‘Immunity passport’: Life after lockdown

 

 

From an "immunity passport" to a "traffic-light system", health authorities and scientists around the world are grappling with how to return to life after coronavirus lockdowns.

This week European nations such as Italy, Spain and France appear to have reached the peak of their epidemics, with the worst still yet to come in the UK and US.

Australian leaders too believe social distancing measures have worked to "flatten the curve" at home, even though they remain concerned about unknown sources of community transmission.

But with a glimmer of hope on the horizon, thoughts are now turning to the delicate matter of how to remove the severe constraints on public life without sparking a surge in new cases that could overwhelm intensive care departments.

Several European countries have so far floated the problematic and scientifically unproven idea of using blood tests to roll out an "immunity passport" that could allow those with antibodies for coronavirus being given permission to return to work.

 

How to end life in lockdown is something scientists and leaders are grappling with. Picture: David Swift.
How to end life in lockdown is something scientists and leaders are grappling with. Picture: David Swift.

 

A man wears a protective mask crossing the Rialto Bridge in Venice – where restrictions could soon be eased. Picture: AP Photo/Andrew Medichini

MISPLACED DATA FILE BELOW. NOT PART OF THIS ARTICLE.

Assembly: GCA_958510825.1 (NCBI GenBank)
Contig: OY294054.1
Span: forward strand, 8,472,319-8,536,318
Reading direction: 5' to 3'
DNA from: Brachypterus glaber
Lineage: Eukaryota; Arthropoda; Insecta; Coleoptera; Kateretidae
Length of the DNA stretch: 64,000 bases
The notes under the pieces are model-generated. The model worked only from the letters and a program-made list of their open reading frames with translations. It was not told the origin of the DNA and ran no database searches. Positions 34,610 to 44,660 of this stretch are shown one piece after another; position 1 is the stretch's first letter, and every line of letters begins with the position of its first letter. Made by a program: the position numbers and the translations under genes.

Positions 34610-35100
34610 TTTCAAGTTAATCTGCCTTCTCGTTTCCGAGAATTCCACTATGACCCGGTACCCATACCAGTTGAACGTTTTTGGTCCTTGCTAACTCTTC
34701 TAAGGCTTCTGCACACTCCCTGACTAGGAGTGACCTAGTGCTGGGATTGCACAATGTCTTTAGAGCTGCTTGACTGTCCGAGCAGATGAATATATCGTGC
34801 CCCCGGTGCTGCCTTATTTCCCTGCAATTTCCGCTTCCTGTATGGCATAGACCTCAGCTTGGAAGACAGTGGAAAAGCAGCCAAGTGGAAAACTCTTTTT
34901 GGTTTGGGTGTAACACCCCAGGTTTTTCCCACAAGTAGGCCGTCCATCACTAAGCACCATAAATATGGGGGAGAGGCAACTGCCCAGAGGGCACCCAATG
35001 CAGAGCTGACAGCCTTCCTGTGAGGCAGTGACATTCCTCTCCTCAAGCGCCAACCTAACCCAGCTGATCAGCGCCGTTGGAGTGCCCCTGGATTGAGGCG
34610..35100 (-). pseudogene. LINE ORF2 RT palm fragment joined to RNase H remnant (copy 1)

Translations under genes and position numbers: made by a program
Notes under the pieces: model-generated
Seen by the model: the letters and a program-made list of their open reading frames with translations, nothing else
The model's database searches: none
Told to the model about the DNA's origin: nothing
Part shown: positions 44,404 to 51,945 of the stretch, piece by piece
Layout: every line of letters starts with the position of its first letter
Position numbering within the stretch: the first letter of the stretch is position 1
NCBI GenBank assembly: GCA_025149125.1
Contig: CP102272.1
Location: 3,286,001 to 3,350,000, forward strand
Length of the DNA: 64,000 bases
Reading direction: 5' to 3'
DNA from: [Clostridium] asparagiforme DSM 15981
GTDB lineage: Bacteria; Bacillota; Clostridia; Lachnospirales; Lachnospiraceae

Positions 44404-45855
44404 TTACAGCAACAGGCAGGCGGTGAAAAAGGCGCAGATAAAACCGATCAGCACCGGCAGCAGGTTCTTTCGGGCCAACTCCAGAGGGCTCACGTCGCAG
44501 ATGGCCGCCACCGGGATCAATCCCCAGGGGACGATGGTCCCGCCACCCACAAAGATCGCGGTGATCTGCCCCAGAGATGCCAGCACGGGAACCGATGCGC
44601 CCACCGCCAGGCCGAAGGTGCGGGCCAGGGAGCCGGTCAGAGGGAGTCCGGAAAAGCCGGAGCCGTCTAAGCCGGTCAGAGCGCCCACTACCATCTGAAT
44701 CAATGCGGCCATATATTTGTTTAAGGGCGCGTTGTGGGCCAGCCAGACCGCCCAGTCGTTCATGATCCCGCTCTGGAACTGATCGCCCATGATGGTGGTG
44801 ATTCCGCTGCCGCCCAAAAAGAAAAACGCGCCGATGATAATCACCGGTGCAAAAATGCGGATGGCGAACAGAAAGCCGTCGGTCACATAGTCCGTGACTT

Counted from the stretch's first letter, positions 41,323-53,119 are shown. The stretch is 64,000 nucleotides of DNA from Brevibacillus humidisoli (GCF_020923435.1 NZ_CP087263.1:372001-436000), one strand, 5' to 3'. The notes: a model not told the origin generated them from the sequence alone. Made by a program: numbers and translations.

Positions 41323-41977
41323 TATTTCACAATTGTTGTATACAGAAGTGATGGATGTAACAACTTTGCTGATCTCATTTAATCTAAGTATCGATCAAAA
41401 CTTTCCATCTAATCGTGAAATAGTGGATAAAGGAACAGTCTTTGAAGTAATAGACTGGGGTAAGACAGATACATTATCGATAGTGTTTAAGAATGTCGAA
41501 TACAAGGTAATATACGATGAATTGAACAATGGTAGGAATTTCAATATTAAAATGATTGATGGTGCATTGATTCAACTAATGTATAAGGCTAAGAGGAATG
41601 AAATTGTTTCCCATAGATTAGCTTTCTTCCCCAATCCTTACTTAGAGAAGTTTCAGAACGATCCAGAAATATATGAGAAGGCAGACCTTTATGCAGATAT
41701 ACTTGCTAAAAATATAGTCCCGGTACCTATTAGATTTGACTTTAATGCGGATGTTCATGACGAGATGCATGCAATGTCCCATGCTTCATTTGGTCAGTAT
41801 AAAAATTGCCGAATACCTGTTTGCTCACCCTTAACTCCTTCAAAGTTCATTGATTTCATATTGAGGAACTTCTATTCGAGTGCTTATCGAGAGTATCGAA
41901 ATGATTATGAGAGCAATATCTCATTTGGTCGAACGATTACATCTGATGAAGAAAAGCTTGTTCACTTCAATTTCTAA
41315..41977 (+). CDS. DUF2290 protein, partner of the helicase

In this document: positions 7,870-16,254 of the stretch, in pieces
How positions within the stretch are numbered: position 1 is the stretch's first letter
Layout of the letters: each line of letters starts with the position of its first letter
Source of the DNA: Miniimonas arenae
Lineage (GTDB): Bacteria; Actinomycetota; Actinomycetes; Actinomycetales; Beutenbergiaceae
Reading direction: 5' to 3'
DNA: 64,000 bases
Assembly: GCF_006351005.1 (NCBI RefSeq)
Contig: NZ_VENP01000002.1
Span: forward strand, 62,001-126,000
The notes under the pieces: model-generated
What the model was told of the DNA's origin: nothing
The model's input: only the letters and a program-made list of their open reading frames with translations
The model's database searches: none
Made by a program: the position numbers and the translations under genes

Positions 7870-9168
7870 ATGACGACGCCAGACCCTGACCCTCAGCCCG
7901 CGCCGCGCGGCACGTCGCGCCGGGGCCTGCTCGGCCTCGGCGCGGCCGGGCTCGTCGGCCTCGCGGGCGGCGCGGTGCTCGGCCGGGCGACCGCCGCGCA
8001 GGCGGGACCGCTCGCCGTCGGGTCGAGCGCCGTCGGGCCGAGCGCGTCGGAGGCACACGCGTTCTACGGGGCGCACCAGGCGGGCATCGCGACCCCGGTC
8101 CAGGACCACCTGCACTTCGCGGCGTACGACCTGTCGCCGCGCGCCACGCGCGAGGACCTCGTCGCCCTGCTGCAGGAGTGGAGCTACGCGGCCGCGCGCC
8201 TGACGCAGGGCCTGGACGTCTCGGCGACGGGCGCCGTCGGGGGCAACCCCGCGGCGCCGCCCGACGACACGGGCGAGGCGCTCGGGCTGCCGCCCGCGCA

A man wears a protective mask crossing the Rialto Bridge in Venice – where restrictions could soon be eased. Picture: AP Photo/Andrew Medichini

UK Health Secretary Matt Hancock recently spoke of an "immunity certificate" or "wristband" at a press conference after he recovered from the disease.

"People who have had the disease have got the antibodies and then have immunity can show that and therefore get back as much as possible to normal life," he said.

"That is something we will be doing and will look at, but it is too early in the science … to be able to put clarity around that."

But University of Edinburgh professor of immunology and infectious disease Eleanor Riley said the idea could provide a false sense of security that would lead people to die, while others may risk infection in order to get out of the house.

In Germany, one study involves 100,000 antibody tests to residents in the coming weeks that could eventually allow people to venture out of their homes.

"The immune system could be given a type of vaccination card that, for example, allows them to be exempted from restrictions on their work," said Gerard Krause, the epidemiologist leading the study from Helmholtz Centre for Infection Research in Braunschweig, according to Der Spiegel.

Italy is debating a similar proposition with testing expected to play a key role in a return to normality and suggestions of a "COVID pass" touted by former prime minister Matteo Renzi.

Paris' Descartes University philosophy professor Michela Marzano told the New York Times the seemingly dystopian idea "looks like it splits humanity into two, the strong and the weak".

"But this is actually the case," she said, adding that using antibodies as a basis for free movement was based on protecting people rather than discrimination.